I have witnessed the truth of this first hand recently through contract work I am undertaking in Northern Manitoba, Canada, using design thinking and experience in Māori development to provide a fresh external perspective and approach to economic development in a region where 74.5% of the population self-identify as indigenous and 50% live on First Nations Reserves – where unemployment rates are often 70%+. Their history of colonisation is similar to ours but more protracted and the impacts more severe, and their long-term reliance on large key anchor industries and companies means they do not have the breadth of enterprise and economy we take for granted. 

As I dig deeper and wider into their economic, political, and tribal structures, I continue to encounter stories and dynamics very similar to our Māori colonial ‘Commonwealth’ experience, but frequently discover we are a step ahead, maybe a generation, in what we are doing, and what we have learned, and therefore what we have to offer. I have discovered that whilst a lot of goodwill between Industry and First Nations exists, it is sometimes constrained by a less flexible regulatory environment and procedural barriers which are less conducive to innovation and facilitating progress. 

They share with us a beautiful vast landscape, low population density and warm people, in stark contrast to the coldness of the place (-35c while I was there, -47c with wind chill). As you would imagine in such a cold vast place, the people show a kind of stoic resilience that gives you the sense they will weather whatever economic storms are thrown their way, but what is needed is a creative spark to ignite a few new fires.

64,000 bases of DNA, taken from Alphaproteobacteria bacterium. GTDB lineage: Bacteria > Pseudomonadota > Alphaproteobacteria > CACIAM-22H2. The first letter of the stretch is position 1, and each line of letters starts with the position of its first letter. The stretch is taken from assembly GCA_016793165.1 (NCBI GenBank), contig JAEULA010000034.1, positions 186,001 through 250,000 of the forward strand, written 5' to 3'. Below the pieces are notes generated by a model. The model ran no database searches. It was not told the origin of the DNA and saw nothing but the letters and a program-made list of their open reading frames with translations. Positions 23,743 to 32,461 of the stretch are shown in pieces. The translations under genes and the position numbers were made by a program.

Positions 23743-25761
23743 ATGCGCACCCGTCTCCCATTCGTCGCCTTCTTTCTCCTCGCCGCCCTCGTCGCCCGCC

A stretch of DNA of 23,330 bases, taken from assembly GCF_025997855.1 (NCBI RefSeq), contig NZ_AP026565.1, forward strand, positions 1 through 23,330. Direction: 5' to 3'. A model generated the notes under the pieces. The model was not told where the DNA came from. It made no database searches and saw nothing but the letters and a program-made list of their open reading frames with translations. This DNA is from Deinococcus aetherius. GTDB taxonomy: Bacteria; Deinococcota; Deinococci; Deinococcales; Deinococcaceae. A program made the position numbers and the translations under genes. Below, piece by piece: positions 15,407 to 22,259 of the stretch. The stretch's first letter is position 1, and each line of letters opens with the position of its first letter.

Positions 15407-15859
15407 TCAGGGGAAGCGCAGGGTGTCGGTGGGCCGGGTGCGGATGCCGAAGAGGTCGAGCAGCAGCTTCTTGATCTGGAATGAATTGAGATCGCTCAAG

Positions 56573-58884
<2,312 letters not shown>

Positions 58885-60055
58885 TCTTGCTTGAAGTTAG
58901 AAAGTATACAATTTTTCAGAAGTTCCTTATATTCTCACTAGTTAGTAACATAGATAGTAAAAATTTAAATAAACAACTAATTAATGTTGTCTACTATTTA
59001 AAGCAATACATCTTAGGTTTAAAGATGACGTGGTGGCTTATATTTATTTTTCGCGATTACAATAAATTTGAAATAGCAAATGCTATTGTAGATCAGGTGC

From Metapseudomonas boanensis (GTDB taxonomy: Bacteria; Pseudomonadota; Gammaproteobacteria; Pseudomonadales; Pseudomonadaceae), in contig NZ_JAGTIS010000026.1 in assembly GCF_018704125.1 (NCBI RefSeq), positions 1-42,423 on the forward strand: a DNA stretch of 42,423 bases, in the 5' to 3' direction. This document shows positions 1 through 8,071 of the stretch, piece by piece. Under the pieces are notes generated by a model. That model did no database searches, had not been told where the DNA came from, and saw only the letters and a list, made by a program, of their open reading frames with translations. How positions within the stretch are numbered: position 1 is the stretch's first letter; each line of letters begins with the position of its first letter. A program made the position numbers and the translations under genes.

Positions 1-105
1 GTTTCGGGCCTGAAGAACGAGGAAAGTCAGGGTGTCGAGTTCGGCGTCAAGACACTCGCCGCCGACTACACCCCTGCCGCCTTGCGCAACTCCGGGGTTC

We have much to offer in that regard and should. We bring a fresh perspective from what is viewed as a progressive innovative nation in regard to indigenous recognition, partnerships and enterprise. 

So to Māoridom, whilst we roll up our sleeves for the next ‘dust-up’ on a burning issue, or prepare to voice our frustration at yet another breach of the Treaty – take a moment to reflect on where we have been, the progress we have made, the opportunities in front of us, the friends and allies around us, and stand tall with pride. 

Don’t let the grief, sense of injustice, or process, devour you – be the Hoaka, not the Pounamu. 

Tutu te puehu – but don’t stop stirring up the dust, because that is how we make progress, always seeking new or different and better - do so with aroha / love for those on the other side, because at least in NZ most of those involved on both sides of our ‘dust-ups’ have a level of good will and mutual respect that is not the global norm – take a look on CNN or Al Jazeera today if you don’t believe me. 

To our friends on the other side of the ‘dust ups’, you don’t need to defend yourself. Take the time to listen, engage and learn, let the dust fly, because you know it will eventually settle. When all is said and done we will hongi, shake hands, have a drink together, and get on with working together for the good of all, and like Hoaka and Pounamu – we will end up creating something beautiful. 

My good friend Trevor Moeke often refers to the lessons of his upbringing on the East Coast, one of those lessons on long dirt and gravel roads being that there are two kinds of people in this world, those that make dust, and those that eat it. So, let’s all make dust. 

We are all in this together, and we can show the way, not just for Māori or New Zealand, but for the world. 

Ehara taku toa i te toa takitahi, engari taku toa he toa takitini. My strength is not that of one, my strength is that of many.